This documentation is for Dovecot v1.x, see wiki2 for v2.x documentation.

Passwd

User is looked up using getpwnam() call, which usually looks into /etc/passwd file, but depending on NSS configuration it may also look up the user from eg. LDAP database.

Most commonly used as a user database. Many systems use shadow passwords nowadays so it doesn't usually work as a password database. BSDs are an exception to this, they still set the password field even with shadow passwords.

The lookup is by default done in the primary dovecot-auth process, so if NSS is configured to do the lookups from an external server, it slows down all the other authentications while waiting for the reply. To avoid that, you can use blocking=yes argument to do the lookups in auth worker processes:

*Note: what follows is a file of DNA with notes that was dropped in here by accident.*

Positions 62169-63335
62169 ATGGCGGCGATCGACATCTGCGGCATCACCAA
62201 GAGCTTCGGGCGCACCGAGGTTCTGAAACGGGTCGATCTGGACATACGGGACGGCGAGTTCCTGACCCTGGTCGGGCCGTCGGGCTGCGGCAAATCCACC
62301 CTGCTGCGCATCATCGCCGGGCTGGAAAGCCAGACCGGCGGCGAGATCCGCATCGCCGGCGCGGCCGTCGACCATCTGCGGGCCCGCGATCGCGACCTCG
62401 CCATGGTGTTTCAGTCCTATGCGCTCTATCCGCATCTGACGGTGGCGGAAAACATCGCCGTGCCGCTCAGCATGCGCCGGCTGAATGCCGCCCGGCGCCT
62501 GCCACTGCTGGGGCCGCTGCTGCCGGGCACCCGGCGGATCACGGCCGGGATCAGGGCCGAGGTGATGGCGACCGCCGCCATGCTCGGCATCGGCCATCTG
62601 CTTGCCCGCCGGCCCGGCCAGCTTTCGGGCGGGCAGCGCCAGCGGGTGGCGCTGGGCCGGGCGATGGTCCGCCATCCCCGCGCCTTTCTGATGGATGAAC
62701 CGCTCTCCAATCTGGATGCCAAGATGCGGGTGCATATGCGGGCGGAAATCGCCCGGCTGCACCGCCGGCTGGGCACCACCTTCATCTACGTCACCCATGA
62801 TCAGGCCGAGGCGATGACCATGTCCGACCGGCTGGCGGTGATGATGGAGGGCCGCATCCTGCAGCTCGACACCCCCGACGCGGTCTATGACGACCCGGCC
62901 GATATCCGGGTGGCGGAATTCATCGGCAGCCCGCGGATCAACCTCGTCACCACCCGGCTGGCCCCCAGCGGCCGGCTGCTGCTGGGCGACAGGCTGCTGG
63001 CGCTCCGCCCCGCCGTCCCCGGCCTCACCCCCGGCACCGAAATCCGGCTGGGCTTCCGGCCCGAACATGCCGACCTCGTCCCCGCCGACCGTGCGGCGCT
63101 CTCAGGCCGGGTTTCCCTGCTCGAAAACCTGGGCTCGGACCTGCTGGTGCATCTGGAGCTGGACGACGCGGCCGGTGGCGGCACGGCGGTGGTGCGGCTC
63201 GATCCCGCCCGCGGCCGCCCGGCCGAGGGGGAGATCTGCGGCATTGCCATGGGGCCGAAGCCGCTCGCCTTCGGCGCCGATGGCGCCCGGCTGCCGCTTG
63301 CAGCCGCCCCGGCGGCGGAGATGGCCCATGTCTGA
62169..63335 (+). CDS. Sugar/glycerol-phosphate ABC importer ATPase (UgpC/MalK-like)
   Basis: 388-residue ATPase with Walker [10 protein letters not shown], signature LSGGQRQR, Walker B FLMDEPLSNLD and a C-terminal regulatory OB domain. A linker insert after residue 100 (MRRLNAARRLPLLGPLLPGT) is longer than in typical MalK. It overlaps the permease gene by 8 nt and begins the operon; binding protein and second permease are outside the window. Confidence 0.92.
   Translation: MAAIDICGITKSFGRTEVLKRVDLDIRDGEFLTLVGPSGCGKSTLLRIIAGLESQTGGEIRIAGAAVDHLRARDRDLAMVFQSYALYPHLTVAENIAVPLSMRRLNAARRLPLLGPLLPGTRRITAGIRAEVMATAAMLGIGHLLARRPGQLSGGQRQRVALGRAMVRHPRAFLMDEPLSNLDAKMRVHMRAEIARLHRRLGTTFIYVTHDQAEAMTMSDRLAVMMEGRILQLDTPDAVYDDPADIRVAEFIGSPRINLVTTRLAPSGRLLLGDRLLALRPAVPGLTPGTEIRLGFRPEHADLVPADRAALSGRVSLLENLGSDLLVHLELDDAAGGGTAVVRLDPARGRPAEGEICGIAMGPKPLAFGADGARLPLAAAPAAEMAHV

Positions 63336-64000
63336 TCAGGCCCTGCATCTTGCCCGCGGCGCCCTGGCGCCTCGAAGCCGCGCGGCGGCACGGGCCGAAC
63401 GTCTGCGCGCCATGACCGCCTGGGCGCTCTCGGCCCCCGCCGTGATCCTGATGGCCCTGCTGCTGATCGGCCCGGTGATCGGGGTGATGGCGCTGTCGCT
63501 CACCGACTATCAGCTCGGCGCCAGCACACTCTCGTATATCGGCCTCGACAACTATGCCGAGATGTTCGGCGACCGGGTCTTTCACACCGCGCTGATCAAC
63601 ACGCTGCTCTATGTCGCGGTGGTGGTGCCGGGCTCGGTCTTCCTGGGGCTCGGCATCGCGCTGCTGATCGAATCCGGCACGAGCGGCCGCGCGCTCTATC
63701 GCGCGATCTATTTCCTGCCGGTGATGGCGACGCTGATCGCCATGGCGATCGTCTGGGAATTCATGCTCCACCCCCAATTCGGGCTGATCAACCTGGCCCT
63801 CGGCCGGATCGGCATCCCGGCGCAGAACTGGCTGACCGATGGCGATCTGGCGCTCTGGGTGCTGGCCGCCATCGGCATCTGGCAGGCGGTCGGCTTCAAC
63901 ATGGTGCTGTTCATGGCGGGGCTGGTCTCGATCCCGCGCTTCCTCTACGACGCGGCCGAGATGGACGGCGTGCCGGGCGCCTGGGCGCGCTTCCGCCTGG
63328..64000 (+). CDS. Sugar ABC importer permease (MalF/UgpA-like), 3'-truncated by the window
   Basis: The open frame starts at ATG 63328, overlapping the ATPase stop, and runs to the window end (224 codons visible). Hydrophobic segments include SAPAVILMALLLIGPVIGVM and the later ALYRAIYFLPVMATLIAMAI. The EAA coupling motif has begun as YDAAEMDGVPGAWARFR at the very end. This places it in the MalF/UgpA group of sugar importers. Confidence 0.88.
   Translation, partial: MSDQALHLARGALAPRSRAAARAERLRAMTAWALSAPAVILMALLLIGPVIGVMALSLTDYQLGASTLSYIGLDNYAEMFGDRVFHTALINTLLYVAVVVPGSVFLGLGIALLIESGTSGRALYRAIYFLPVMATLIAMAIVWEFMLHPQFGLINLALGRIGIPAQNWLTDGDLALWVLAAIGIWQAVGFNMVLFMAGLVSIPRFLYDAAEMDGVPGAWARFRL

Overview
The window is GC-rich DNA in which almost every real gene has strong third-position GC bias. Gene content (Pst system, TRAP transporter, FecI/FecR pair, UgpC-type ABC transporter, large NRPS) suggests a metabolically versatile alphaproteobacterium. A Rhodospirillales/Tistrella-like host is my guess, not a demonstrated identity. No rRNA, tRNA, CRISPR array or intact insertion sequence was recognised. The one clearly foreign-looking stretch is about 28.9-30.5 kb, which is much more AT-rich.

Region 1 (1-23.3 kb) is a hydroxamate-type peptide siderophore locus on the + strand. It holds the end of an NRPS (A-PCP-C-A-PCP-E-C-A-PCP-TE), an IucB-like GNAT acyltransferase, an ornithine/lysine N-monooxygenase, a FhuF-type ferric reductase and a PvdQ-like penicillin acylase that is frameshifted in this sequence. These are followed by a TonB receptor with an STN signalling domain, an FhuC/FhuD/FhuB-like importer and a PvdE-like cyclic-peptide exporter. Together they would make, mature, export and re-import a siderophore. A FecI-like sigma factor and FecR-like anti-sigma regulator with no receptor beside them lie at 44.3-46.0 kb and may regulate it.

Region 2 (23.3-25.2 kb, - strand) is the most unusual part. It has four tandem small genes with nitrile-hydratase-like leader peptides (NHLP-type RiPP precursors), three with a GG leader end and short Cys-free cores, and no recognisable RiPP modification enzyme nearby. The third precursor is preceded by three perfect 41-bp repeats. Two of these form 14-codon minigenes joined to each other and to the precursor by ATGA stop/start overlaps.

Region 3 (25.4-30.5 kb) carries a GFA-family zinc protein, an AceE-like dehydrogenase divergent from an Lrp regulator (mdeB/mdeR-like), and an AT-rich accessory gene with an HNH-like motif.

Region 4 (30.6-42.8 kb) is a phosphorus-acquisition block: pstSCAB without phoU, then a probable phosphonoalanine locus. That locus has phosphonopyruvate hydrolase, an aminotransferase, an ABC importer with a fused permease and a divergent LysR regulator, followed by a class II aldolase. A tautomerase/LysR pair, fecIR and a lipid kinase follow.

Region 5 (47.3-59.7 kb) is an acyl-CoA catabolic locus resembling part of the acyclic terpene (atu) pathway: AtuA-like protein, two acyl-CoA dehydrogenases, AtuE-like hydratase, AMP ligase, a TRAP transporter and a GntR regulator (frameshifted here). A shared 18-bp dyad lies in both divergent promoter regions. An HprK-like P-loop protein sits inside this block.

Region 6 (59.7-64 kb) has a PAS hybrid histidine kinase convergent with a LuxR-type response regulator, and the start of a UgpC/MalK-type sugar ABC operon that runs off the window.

# NOTE: v1.0.rc23 and later only
userdb passwd {
  args = blocking=yes
}

The "blocking" name can be a bit confusing. It doesn't mean that the lookup blocks the whole dovecot-auth, exactly the opposite.

Field overriding and extra fields

v1.1+ only: It's possible to override fields from passwd and add extra fields with templates. For example:

userdb passwd {
  args = home=/var/mail/%u mail=maildir:/var/mail/%u/Maildir
}

This uses the UID and GID fields from passwd, but home directory is overridden. Also the default mail_location setting is overridden.

nss_ldap

nss_ldap can in some cases return wrong user's information and cause users to log in as each others. With 1.0.rc23 and later you can fix this by using the blocking=yes setting as described above.

There's a nss_ldap bug about this in RedHat's Bugzilla.

A typical PAM + nss_ldap configuration looks like:

# NOTE: v1.0.rc23 and later only
  userdb passwd {
    args = blocking=yes
  }
  passdb pam {
    args = dovecot
  }

None: AuthDatabase/Passwd (last edited 2009-03-15 22:35:23 by localhost)